Our newest post from Sydney Avitia-Jacques.
So far, this blog has been critical of media, giving examples of movies, magazines, and advertisements that portray masculinity and health in shallow, narrow-minded ways. The unfortunate truth is that this unhealthy ideology accounts for the majority of the media that we consume – but it’s time to talk about a good example, because they do exist and they will make a difference if we rally behind them.
Dressman is a Norwegian underwear company that is promoting a positive, healthy ideology. They say it well on their website: “The majority of people think that our unhealthy obsession with the body is a result of what’s presented in advertising. That’s why we will do what we can to change this. We want to take responsibility…As a first step we’re launching our new campaign for ManUnderwear showing that every man is perfect just the way he is.” Their campaign showcases men that are truly diverse— in age, race, height, weight, muscle composition, and even body hair. Past blog posts have explained how most male models employed in ads are young, Caucasian, tall, thin, visibly muscled, and have hairless torsos; but this collection of models shows careful conscientiousness from Dressman. Their slogan, “Underwear for perfect men,” is a healthy spin on the usual message, which uses the ideal of “the perfect man” to seduce viewers into an ideology of inferiority that is resolved only by purchasing the glorified product. In this ideology, using the same product as “the ideal man” represents a small but necessary step in the consumer’s pursuit of perfection, and will make him slightly less inferior.
The campaign does follow the industry standard of using sexualized bodies and the values associated with them, rather than the functionality of the product itself, to sell the product. The models’ bodies in black and white are showcased in the video, and there is possible editing for a more striking aesthetic in the photos. However, what makes this presentation different is that no body fat, hair, or blemishes are covered up by the editing. This is sexualization without discrimination, telling all men that they can appreciate their bodies without changing them.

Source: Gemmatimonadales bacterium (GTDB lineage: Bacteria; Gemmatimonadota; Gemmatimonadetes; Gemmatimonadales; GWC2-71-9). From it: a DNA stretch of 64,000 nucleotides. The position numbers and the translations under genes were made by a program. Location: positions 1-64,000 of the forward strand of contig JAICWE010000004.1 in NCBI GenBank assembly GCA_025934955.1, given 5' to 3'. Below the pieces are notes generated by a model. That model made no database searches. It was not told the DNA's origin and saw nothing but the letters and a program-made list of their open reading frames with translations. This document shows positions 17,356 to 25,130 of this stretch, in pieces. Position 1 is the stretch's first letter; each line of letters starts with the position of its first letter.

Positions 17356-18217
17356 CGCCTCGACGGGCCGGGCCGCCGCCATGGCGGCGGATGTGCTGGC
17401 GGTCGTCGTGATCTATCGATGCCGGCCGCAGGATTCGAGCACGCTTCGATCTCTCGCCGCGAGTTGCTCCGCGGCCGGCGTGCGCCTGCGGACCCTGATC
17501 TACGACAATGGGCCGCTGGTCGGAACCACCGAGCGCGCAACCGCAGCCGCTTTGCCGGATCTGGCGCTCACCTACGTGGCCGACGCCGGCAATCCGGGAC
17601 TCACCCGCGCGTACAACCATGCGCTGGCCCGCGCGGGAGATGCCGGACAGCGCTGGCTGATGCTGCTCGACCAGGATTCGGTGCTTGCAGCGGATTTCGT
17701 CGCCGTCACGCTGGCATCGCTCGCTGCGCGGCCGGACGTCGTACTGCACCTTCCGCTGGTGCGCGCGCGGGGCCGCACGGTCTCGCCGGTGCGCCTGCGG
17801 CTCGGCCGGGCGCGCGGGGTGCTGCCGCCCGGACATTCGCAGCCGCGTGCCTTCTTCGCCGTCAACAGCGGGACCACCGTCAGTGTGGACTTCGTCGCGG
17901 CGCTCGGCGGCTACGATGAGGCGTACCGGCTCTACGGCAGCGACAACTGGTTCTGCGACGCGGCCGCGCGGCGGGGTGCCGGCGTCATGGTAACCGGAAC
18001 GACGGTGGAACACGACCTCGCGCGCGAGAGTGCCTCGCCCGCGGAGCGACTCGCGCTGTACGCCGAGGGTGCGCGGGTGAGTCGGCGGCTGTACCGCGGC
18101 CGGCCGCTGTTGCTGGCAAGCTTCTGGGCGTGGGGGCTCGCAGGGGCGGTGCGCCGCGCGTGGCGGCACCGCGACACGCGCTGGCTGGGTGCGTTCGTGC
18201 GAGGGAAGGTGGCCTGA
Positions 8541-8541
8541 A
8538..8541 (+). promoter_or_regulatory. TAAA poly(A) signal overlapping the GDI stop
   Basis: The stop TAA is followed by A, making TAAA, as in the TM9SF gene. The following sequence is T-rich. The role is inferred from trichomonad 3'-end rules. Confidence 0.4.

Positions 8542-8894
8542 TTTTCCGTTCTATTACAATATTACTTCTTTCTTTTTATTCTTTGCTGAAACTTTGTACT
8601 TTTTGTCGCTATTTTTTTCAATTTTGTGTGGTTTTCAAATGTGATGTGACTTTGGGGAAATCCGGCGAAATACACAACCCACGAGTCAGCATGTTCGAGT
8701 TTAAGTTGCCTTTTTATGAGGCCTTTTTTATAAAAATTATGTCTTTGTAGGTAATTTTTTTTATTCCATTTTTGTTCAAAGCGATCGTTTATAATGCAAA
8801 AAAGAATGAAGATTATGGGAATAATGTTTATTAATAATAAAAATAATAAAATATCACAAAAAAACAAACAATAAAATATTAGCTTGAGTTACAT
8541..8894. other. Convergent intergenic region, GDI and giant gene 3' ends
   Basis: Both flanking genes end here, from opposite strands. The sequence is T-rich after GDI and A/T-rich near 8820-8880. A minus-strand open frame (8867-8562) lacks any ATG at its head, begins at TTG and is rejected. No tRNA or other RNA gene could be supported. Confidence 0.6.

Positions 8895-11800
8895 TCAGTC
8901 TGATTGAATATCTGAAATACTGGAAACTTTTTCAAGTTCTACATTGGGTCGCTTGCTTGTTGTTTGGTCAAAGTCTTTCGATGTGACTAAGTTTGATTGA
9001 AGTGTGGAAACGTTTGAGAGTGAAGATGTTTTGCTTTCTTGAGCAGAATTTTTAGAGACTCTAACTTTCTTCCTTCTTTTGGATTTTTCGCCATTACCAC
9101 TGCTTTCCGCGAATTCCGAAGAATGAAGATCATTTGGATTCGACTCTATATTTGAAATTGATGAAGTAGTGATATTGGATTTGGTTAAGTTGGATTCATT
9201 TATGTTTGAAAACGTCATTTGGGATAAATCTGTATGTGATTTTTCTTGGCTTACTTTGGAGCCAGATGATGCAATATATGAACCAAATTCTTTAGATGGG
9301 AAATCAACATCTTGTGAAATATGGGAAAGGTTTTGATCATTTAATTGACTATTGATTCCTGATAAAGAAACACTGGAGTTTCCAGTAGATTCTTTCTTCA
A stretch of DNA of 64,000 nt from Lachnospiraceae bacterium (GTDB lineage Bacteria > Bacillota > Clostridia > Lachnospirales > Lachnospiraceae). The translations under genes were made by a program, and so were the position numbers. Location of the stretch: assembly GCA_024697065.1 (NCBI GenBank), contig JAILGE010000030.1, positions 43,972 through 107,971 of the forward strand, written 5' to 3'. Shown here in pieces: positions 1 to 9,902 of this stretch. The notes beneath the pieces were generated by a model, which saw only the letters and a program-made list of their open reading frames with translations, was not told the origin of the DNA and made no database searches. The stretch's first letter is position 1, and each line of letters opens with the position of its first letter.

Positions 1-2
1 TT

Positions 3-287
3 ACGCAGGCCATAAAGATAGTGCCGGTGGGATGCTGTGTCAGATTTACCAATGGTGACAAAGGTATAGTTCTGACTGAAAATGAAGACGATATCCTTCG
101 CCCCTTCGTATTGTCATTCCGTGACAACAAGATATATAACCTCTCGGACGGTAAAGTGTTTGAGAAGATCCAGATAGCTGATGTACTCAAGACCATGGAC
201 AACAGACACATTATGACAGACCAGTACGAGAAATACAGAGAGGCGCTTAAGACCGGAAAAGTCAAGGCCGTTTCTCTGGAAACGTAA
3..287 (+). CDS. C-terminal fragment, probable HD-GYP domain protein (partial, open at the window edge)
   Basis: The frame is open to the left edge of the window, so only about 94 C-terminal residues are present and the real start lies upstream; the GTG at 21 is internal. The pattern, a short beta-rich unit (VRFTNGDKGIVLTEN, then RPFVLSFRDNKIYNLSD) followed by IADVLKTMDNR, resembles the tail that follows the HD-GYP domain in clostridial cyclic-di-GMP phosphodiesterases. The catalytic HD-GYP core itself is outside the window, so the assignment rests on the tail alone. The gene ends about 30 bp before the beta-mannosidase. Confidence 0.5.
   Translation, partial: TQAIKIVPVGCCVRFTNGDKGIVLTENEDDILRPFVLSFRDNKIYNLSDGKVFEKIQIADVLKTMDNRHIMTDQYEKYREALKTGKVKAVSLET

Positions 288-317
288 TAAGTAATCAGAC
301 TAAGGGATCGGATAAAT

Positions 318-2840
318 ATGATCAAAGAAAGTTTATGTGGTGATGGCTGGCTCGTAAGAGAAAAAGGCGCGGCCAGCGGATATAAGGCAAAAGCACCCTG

Some might question whether attractive values like athleticism and adventurousness, suggested in ads for products anywhere from fast food to jeans, can be portrayed as easily by models without professional athlete bodies and traditional movie star looks. Dressman’s video commercial (view it at https://dressmann.com/no/justthewayyouare/) proves that the same sleek, exciting energy is produced by using editing and presentation style with any type of man. Athleticism, heroism, and confidence are not exclusive to one body type, so they don’t have to be portrayed by one.
Why isn’t every ad campaign like this? Hiring models with diverse builds and backgrounds is not more expensive. Promoting inclusive self-confidence rather than elitist self-judgment is not more expensive. Promoting positive values that make people feel more comfortable in their own skin does not hurt consumer popularity. The only thing a company might lose from representing a diverse consumer base is a reputation for exclusivity and elitism. We want to see more companies making the switch. Just as Dressman says on their website, “We can’t change the world in a day. But we have to start somewhere.”